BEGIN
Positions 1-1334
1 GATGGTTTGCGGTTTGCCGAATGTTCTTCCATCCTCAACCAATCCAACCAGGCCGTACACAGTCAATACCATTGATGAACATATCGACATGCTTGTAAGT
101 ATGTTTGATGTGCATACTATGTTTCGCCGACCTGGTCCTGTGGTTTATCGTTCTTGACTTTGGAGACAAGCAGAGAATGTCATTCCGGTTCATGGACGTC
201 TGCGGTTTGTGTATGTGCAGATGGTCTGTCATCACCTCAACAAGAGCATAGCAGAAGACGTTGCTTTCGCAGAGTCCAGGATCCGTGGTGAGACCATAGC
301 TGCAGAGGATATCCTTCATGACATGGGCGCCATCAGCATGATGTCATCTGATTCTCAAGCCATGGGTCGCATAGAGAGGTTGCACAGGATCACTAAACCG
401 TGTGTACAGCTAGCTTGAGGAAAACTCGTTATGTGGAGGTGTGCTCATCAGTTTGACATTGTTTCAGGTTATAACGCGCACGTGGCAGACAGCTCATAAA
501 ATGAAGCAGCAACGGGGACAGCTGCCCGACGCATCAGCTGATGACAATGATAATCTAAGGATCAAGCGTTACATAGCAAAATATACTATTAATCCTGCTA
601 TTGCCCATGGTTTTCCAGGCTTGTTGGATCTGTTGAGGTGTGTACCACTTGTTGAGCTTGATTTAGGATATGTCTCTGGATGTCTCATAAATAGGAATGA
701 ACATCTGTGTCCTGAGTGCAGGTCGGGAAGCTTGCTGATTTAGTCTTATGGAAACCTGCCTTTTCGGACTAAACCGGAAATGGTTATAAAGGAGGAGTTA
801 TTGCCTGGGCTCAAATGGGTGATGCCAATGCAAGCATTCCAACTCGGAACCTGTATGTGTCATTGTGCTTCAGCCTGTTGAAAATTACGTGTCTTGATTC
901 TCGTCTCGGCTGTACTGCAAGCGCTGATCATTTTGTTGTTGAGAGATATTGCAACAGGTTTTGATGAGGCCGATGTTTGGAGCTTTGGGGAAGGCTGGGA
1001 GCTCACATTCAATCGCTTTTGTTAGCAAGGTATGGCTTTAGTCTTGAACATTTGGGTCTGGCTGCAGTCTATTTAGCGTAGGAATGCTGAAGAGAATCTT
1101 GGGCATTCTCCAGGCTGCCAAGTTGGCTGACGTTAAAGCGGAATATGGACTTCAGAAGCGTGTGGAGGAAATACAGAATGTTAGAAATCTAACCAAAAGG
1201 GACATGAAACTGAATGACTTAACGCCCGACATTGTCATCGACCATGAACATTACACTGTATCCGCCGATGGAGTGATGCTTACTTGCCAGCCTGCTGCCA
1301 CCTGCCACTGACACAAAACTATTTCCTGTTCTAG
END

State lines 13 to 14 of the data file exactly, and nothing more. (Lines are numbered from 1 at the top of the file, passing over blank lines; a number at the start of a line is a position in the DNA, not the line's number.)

1101 GGGCATTCTCCAGGCTGCCAAGTTGGCTGACGTTAAAGCGGAATATGGACTTCAGAAGCGTGTGGAGGAAATACAGAATGTTAGAAATCTAACCAAAAGG
1201 GACATGAAACTGAATGACTTAACGCCCGACATTGTCATCGACCATGAACATTACACTGTATCCGCCGATGGAGTGATGCTTACTTGCCAGCCTGCTGCCA